Neurofibromatosis Type 1 (NF1)

Neurofibromatosis type 1 (NF1) is a genetic disorder that can affect many organ systems (e.g., nerves, brain, skin, and skeleton). Most children with NF1 have multiple colored birthmarks (such as café au lait, or light brown, spots). Some children with NF1 develop neurofibromas, which are usually benign nerve tumors that can grow on the skin. Individuals with NF1 are at risk for a variety of tumors and other manifestations.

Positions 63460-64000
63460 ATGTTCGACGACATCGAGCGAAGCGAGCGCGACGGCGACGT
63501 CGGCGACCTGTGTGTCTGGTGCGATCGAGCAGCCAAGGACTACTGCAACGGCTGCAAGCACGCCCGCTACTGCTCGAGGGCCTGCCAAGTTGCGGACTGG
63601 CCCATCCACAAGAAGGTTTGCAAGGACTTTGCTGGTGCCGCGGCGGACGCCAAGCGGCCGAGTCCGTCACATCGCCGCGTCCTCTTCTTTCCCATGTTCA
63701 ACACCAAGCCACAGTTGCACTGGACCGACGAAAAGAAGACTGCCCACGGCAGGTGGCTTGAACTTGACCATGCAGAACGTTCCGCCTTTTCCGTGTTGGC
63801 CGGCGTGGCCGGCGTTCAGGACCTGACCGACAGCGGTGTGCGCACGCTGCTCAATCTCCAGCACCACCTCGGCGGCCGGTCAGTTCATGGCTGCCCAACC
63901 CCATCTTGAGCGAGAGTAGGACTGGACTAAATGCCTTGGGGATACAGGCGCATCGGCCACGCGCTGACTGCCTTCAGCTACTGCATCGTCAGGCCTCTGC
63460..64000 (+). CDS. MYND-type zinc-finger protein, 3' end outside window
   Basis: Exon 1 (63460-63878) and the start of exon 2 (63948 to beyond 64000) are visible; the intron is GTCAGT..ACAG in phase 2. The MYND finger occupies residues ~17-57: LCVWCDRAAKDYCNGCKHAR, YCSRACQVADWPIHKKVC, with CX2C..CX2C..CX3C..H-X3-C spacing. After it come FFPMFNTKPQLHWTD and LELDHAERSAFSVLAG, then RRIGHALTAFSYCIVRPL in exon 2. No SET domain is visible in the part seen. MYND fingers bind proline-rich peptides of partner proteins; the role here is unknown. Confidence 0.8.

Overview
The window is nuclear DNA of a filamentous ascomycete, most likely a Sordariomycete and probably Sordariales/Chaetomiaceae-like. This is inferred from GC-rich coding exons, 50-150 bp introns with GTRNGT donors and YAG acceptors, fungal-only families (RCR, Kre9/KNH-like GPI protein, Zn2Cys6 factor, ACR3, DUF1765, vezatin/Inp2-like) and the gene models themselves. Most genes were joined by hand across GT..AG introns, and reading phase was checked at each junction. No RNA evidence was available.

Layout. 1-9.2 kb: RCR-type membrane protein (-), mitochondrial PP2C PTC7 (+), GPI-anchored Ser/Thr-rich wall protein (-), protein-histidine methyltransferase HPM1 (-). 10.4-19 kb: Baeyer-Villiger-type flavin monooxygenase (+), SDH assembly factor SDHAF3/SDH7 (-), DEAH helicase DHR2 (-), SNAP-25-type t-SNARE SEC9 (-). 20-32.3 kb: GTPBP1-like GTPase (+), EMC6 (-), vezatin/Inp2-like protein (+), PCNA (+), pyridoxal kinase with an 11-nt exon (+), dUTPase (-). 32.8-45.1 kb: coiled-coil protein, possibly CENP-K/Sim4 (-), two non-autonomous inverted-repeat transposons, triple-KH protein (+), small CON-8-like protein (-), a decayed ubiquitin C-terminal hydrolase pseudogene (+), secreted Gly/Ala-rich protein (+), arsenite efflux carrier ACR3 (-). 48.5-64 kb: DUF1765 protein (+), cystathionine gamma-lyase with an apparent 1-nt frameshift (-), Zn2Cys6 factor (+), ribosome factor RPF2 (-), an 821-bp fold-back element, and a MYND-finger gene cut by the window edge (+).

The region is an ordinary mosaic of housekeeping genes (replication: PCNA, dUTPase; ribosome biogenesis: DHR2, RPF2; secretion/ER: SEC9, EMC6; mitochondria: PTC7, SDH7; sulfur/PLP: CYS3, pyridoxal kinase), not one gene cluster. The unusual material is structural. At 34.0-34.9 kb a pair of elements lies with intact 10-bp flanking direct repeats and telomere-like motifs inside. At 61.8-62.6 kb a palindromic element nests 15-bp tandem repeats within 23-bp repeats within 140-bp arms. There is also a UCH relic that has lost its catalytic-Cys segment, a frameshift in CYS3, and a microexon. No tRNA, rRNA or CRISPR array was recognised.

Lucile Packard Children’s Hospital Stanford has a multidisciplinary team of doctors dedicated to diagnosing, counseling, and treating children with NF. Most children visiting the Neurofibromatosis Center are referred by their pediatricians, who have noticed an abundance of the telltale café au lait birthmarks on their patients’ bodies, raising concerns that they may have neurofibromatosis type 1. The center’s team uses genetic testing methods that can help families zero in on an accurate diagnosis, understand and process it, and then navigate the best path forward. Often that path is restricted to constant observation and periodic check-ins. Sometimes, it requires imaging and/or more extensive genetic testing and analysis. And, if the path includes surgery, chemotherapy, or medical interventions, the team is well prepared for that, too. The majority of patients seen here, however, don’t need invasive treatment.